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Tightrope Walker

Breaking down the best hitting performances from yesterday's games.

Christian Walker (ARI): 3-7, 2 HR, 2 R, 3 RBI, BB.

Christian Walker had a breakout year as a 28-year-old in 2019. He hit 29 home runs, slashing .259/.348/.476 over 603 plate appearances. He maintained somewhat similar success during the shortened 2020 season as well. Last season, Walker struggled throughout. He missed some time early due to an oblique injury which may have been a season-long culprit. Regardless, his production and underlying stats fell off (a 41.1% hard hit rate compared to over 48% the previous two years). And now in his first 145 plate appearances in 2022, he looks back, healthier and more productive than before.

In yesterday’s doubleheader with the Dodgers, Walker slugged two home runs—one a 400-footer, and the other 395 to finish 3-7 with two HR, two runs scored, three RBI, and a walk. He now has three home runs in as many games and is up to nine on the season. His hard hit rate is at a career high 49% and already has a max exit velocity of 112.1 (almost as high as his 2019 max). He walks 11% of the time while striking out about 20% (both essentially career bests). Walker is being notably more patient. His swing rate has dropped from 53.7% last year to 42.9% this year. His O-Swing is a measly 23.8% (about the same as Mike Trout and Seiya Suzuki). While he isn’t making as much contact on pitches out of the zone, he is barely missing strikes, making contact on those 88.9% of the time (up over six percentage points from his career).

You may be a bit nervous about that batting average; .219 is low, but offense is down in general this year, and his BABIP is .213 (something that should come up with how well he is hitting the ball). His line drive rate is a paltry 14.3% (it has never been below 20% since the 2019 breakout).

Walker looks like he has changed his approach at the plate quite a bit to his benefit. He is crushing the ball and is starting to see better results. He is a worthy addition if hunting for a first baseman.

Let’s see how the other hitters did Tuesday:

Aaron Judge (NYY): 4-5, 2B, 2 HR, 2 R, 3 RBI.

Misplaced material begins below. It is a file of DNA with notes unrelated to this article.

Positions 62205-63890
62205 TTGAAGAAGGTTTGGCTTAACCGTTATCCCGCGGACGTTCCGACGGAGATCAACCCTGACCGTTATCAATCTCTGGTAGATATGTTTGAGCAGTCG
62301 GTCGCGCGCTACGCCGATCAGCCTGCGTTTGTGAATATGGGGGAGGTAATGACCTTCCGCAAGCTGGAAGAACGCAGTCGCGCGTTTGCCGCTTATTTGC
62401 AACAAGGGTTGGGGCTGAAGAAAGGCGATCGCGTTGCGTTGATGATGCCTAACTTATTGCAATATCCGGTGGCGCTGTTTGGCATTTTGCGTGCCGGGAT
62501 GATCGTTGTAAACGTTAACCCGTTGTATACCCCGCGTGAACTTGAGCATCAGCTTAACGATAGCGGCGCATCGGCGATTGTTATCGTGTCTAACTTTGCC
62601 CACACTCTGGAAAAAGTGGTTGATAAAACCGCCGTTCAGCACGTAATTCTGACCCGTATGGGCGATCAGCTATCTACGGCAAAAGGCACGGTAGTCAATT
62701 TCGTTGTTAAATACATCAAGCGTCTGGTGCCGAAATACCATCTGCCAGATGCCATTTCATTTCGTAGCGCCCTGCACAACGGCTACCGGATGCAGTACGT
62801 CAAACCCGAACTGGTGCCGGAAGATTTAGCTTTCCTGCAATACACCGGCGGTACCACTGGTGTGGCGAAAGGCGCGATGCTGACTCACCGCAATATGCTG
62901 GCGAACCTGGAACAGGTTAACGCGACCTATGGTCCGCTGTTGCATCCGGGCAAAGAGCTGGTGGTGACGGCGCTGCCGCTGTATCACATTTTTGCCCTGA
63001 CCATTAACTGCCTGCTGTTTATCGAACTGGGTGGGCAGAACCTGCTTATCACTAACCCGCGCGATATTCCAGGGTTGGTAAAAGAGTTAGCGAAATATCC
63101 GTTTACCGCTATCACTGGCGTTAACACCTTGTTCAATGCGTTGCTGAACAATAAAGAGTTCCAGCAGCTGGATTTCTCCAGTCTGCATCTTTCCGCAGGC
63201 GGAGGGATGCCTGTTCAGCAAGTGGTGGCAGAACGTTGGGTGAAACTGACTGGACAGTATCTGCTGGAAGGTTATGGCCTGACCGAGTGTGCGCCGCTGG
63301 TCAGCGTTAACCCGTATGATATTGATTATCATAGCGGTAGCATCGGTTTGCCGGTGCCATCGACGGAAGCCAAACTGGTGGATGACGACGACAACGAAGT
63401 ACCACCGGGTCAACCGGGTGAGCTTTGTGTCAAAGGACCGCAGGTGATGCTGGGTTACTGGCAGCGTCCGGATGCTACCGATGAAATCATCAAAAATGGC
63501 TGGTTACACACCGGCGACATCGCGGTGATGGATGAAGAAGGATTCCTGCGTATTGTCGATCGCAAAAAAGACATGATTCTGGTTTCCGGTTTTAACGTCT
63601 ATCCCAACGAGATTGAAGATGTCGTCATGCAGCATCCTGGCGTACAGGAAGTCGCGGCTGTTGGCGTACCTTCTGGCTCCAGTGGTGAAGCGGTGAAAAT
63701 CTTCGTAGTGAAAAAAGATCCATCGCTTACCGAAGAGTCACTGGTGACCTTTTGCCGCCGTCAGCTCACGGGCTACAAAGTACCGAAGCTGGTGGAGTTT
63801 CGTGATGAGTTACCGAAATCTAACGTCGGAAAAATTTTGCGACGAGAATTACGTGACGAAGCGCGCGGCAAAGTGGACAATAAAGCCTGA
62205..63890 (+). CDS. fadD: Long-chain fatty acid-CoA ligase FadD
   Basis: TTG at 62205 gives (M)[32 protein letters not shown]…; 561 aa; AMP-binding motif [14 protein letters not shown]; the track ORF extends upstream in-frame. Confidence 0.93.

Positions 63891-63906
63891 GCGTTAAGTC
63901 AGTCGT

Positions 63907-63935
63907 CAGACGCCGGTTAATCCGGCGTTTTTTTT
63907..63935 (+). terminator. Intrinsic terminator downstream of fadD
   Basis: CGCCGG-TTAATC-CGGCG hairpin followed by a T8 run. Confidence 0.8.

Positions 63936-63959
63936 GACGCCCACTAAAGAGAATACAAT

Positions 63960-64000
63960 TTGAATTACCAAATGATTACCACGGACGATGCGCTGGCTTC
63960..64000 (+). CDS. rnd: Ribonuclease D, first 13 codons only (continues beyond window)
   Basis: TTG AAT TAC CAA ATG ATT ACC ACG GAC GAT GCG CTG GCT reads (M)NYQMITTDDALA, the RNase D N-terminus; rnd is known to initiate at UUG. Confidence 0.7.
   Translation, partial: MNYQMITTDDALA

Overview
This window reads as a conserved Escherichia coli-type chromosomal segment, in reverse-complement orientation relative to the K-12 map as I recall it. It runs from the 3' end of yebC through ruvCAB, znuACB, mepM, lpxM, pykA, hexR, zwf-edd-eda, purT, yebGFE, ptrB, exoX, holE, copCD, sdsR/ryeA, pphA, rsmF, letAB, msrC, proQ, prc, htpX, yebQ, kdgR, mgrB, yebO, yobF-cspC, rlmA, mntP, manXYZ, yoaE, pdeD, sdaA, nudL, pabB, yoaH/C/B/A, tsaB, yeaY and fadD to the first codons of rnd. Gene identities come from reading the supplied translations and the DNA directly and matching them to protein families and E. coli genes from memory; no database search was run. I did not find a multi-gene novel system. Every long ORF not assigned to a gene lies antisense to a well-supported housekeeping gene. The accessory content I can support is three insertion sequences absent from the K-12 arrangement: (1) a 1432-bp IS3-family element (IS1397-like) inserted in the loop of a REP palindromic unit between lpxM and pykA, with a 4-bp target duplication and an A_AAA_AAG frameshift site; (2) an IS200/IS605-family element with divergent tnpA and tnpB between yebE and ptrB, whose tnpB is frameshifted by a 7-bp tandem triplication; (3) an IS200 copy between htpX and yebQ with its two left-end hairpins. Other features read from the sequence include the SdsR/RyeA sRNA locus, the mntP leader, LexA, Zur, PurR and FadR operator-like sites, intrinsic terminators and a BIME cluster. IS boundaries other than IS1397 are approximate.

Your home run leader crushed two homers both over 410 feet, one at 112.2 MPH. He had four total hits over 100 MPH. Judge is having quite a walk year and there is nothing that is standing in his way. His hard hit rate is an absurd 65.6% with a 25.8% barrel rate. Scarily, his ground ball rate is higher than any previous season so far, so if he starts hitting his usual amount of line drives watch out. Lastly, his HR/FB rate is at 38.9% (over 10 points higher than last year) and with what is happening with this ball, this may be unsustainable.

Kyle Tucker (HOU): 2-5, 2 HR, 2 R, 6 RBI.

Tucker added a pair of home runs, bringing his total up to seven on the season. He seems well on his way to a 20/20 season as he is already at eight steals (over half of last year). Despite the .252 average, his OBP is almost identical to last season’s. His walk rate is over 13%. He is still frustratingly hitting either fifth or sixth in the batting order.

Yuli Gurriel (HOU): 2-5, HR, 3 R, 2 RBI.

Gurriel has always been a contact hitter, striking out just 11% of the time over his career. However, his K rate is up a few ticks this year at 14% while his walk rate is below four percent. He hasn’t been hitting the ball as hard (35.6%) and isn’t barreling the ball at all (2.9%). With that, his average is down significantly at .248. A lot of his fantasy value rides on him being a near .300 hitter, and right now he is swinging more and missing more at pitches out of the zone which is an issue for him.

Jonathan Villar (CHC): 2-3, HR, R, 2 RBI, BB, SB.

Villar stole only his second base of the year yesterday while adding his first homer of the season. He can hit a decent amount of dingers, possibly pushing 20 as long as he gets plate appearances, but steals have been his strong suit. Last year they dipped a bit with the Mets, stealing 14 bags in 505 plate appearances, while in the shortened 2020 season he stole 16 in 207. It seems like his age may be catching up to him. If these steals don’t come, his value is shot.

Tyler Naquin (CIN): 2-4, HR, 2 R, RBI, SB.